|TUT mascot, Alex, keeps the crowds|
TUT supporters showed that the university has probably done more to work towards transformation as most of them were black and singing on the sidelines. Those showing their spirit through song were told not to sit on the stands, but stand outside a barricade. This didn’t deter the supports for the TUT Vikings as they continued to sing, shout and dance where they were.
The match was brilliant as the Vikings outclassed the University of Pretoria when they returned from 19-0 down to wining the match 46-34. This historic win by TUT saw many TUKS supporters leave even before the match had ended.
The first seven points of TUT came from a Johan Pieterse try with a conversion carefully slotted in by Flyhalf, Ruan Boshoff. This took the score to 27-7 with only about 10 minutes before the end of the first half and catching up seemed an impossible task for the visitors, but TUT had a great comeback as a few minutes later, at halftime, the margin had been reduced to 27-24.
The second half was the complete opposite of the first half when the Vikings came back with all guns blazing, completely outclassing their rivals.
They still made a few mistakes with much of the game being played on the TUKS half, but it was the minor decisions they took that eventually made all the difference. When TUT gained the lead for the first time it was when Andisa Nqobo scored a try. TUT continued on this high and took the final score to 46-34 and showed that they are no longer the whipping boys of the Varsity Cup. Now they just need to continue showing the courage they showed on Monday.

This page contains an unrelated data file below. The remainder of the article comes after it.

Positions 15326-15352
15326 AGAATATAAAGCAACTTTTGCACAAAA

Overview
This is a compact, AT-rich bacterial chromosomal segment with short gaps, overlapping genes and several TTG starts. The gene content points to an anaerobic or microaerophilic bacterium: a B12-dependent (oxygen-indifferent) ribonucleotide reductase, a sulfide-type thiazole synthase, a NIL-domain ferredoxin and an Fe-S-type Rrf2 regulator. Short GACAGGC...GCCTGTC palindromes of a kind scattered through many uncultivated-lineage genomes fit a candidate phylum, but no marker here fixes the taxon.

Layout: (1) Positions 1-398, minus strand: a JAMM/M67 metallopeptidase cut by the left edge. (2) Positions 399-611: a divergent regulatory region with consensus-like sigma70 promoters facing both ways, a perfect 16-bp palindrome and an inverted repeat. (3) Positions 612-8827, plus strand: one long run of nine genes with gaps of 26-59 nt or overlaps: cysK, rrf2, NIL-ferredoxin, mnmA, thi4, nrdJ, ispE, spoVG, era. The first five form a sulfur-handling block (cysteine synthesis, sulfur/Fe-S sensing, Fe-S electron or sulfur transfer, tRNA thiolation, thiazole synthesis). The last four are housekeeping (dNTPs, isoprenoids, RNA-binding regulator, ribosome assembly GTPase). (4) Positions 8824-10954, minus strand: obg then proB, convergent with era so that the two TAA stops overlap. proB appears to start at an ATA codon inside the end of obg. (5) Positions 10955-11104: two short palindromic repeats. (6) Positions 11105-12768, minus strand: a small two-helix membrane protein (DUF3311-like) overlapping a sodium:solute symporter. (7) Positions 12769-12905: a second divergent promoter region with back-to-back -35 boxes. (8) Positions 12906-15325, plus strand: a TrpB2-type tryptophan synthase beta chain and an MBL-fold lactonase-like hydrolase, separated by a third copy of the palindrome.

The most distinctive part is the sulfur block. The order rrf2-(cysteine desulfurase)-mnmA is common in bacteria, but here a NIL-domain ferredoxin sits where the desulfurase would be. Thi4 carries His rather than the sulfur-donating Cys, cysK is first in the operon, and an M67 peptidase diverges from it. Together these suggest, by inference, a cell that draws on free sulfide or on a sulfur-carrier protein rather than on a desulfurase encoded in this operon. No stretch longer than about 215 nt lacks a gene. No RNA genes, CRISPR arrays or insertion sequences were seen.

TUT's support base is showing transformation which most of the country is struggling with. TUT supporters at the stadium are often predominantly black and sing as they normally would in football matches. They would often irritate a few rugby supporters who would shake their heads in disapproval. My belief is that it does not matter whether the supporters sing, dance or just shout as soon as a player breaks loose and runs in alone to score a try. What matters is that the supporters are there at the matches and they are bringing a flavour only unique to Africa.
I believe there will always be people who wouldn't want tranformation like the many supporters who keep quiet when the Nguni and Sotho parts of the national anthems are being sung and only sing the Afrikaans and English parts. That happened at TUKS too. It took me back to a Blue Bulls match I watched with my black friends last year when we were told that football would only play the following day. Transformation should start at university level, but I realise that we still have a long way to go.